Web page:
Thursday, July 3, 2014

Guided Math Chapter 6

Well I'm back this week for Chapter 6, and I'm starting to get into the summer vacation groove. 

This week's chapter is all about supporting guided math within the math workshop!

This chapter clarified for me what the math workshop would actually look like. I was glad to see that I was picturing the same thing as Laney, and I wasn't too far off base.

Choice
I have been experimenting with allowing students choice during the writing block. I created a variety of language centres that were open ended, from which the students could choose. I found that the students' engagement improved and the quality of their writing improved greatly.


So if it works in language, why not math? A lot of the things that work in language instruction can be used in math too. This is what I forget sometimes. 

Laney spoke about the challenges of the math workshop, and a lot of them seem to be the same as the language workshop.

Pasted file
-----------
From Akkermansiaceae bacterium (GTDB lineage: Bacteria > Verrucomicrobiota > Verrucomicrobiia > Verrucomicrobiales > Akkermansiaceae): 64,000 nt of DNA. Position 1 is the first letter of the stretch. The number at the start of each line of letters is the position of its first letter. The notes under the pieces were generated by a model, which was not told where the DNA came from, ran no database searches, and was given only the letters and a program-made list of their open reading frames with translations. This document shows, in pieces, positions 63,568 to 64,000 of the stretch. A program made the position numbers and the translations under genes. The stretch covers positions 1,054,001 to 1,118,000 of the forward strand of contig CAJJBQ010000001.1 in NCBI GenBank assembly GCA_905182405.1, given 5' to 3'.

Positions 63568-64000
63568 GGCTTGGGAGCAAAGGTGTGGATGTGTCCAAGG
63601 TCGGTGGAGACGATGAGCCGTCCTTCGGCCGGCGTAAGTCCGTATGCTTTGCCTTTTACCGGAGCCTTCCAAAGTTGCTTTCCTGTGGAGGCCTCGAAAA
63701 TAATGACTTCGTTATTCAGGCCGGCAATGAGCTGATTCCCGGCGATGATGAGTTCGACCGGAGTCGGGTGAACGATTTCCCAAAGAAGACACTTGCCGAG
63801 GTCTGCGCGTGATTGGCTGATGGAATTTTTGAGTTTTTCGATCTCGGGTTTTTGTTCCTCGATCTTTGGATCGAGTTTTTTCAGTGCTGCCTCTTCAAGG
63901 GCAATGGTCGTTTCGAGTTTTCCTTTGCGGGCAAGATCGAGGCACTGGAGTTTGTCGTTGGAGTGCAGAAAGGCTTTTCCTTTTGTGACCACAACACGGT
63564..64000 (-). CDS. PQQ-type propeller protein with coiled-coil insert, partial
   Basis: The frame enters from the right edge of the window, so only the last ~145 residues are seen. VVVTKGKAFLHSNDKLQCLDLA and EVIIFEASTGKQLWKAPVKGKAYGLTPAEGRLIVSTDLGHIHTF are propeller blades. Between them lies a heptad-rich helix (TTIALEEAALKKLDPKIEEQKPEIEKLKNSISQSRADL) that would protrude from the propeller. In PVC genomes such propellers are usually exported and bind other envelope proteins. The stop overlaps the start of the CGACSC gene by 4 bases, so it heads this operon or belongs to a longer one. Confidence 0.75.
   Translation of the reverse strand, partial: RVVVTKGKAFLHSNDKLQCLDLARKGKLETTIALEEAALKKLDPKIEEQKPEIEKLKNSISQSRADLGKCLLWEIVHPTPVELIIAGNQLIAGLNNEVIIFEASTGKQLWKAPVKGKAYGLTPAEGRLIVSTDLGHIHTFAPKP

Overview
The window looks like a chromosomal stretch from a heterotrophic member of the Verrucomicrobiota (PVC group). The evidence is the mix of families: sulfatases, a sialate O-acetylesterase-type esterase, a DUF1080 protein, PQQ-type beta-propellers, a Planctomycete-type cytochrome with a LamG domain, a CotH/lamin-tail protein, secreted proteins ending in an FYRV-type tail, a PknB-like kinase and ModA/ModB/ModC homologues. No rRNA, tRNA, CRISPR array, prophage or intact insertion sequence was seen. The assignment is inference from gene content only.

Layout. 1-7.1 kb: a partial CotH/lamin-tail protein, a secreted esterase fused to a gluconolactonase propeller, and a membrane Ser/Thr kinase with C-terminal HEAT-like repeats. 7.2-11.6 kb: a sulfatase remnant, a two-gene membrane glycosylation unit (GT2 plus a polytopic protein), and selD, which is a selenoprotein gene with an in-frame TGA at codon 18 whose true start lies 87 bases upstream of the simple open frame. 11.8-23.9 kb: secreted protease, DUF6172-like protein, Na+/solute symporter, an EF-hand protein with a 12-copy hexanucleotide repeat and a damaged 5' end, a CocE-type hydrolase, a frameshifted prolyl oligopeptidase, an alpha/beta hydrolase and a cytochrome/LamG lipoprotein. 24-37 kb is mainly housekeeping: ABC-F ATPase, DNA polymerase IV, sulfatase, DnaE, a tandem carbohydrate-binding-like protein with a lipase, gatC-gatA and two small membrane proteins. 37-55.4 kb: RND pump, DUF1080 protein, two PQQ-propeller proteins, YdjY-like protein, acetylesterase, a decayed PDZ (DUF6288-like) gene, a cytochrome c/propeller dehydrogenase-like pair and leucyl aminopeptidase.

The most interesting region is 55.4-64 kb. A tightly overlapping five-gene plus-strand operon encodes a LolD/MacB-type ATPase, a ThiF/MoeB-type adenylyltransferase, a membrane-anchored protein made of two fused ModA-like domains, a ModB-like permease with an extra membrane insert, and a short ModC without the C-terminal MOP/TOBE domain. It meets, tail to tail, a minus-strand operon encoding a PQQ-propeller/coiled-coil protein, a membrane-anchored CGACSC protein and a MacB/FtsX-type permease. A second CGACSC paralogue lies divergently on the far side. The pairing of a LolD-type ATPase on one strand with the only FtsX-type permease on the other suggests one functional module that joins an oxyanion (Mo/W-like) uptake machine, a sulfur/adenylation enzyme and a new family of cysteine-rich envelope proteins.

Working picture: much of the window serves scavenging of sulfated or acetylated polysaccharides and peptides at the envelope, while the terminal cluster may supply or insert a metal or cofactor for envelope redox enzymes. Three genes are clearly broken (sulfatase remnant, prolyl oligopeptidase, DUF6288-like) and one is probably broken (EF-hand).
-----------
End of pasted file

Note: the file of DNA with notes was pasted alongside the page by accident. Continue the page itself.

• students need to learn to work independently (they can't interrupt small groups)
  • the planning for centres takes a lot more time initially... but like anything, the more you do it, the less time it takes.

During the Math Workshops, activities should focus on:
  • reviewing previously mastered concepts
  • math fact automaticity - Paper and pencil tasks, games, computer games, and flash cards are all great ways to build automaticity
  • math games- This is where I think I excel. I love creating games for my class both for language and math. I find that it helps to build that automaticity and it's a great way to review previously mastered concepts as well. 





  • problem solving- This is another area in which I feel that I excel. 
  • investigate math concepts- Authentic and inquiry based are huge words in my school board right now!
  • math journals- This is my goal for next year. I want to use math journals more often.
  • computer-related work- There are all kinds of great computer programs out there to help students build automaticity. This year some of my students used DreamBox, which they really enjoyed. We also started to use Prodigy Math Games at the end of the year. Prodigy is very user friendly and the students were very engaged.
  • complete math work from small group instruction
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